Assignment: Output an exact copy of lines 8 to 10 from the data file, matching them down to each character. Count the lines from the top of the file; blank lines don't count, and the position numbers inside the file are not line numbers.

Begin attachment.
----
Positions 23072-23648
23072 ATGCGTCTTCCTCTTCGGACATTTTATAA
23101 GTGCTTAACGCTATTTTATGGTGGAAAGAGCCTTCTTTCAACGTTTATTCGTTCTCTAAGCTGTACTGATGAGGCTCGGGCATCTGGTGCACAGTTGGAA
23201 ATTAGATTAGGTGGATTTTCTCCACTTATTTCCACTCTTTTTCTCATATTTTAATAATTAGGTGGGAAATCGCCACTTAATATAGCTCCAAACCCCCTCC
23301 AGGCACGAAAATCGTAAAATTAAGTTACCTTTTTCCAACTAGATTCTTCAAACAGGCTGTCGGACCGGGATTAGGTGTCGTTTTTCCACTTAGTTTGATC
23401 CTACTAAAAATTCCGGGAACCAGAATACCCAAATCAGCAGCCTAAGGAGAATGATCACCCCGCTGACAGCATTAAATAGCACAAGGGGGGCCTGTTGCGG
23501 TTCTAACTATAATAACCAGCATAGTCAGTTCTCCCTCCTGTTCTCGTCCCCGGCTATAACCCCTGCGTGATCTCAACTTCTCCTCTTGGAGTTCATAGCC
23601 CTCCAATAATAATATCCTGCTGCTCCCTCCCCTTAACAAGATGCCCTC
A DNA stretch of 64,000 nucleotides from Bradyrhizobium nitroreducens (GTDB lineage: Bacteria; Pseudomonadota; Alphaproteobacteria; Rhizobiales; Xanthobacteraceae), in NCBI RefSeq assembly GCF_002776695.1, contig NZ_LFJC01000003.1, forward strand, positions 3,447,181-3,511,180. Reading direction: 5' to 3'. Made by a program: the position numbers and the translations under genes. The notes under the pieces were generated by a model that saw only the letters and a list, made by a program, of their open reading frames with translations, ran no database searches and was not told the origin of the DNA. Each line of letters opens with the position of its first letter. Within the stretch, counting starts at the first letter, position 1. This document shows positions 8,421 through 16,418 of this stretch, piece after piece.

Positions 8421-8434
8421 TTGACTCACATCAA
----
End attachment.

23601 CTCCAATAATAATATCCTGCTGCTCCCTCCCCTTAACAAGATGCCCTC
A DNA stretch of 64,000 nucleotides from Bradyrhizobium nitroreducens (GTDB lineage: Bacteria; Pseudomonadota; Alphaproteobacteria; Rhizobiales; Xanthobacteraceae), in NCBI RefSeq assembly GCF_002776695.1, contig NZ_LFJC01000003.1, forward strand, positions 3,447,181-3,511,180. Reading direction: 5' to 3'. Made by a program: the position numbers and the translations under genes. The notes under the pieces were generated by a model that saw only the letters and a list, made by a program, of their open reading frames with translations, ran no database searches and was not told the origin of the DNA. Each line of letters opens with the position of its first letter. Within the stretch, counting starts at the first letter, position 1. This document shows positions 8,421 through 16,418 of this stretch, piece after piece.

Positions 8421-8434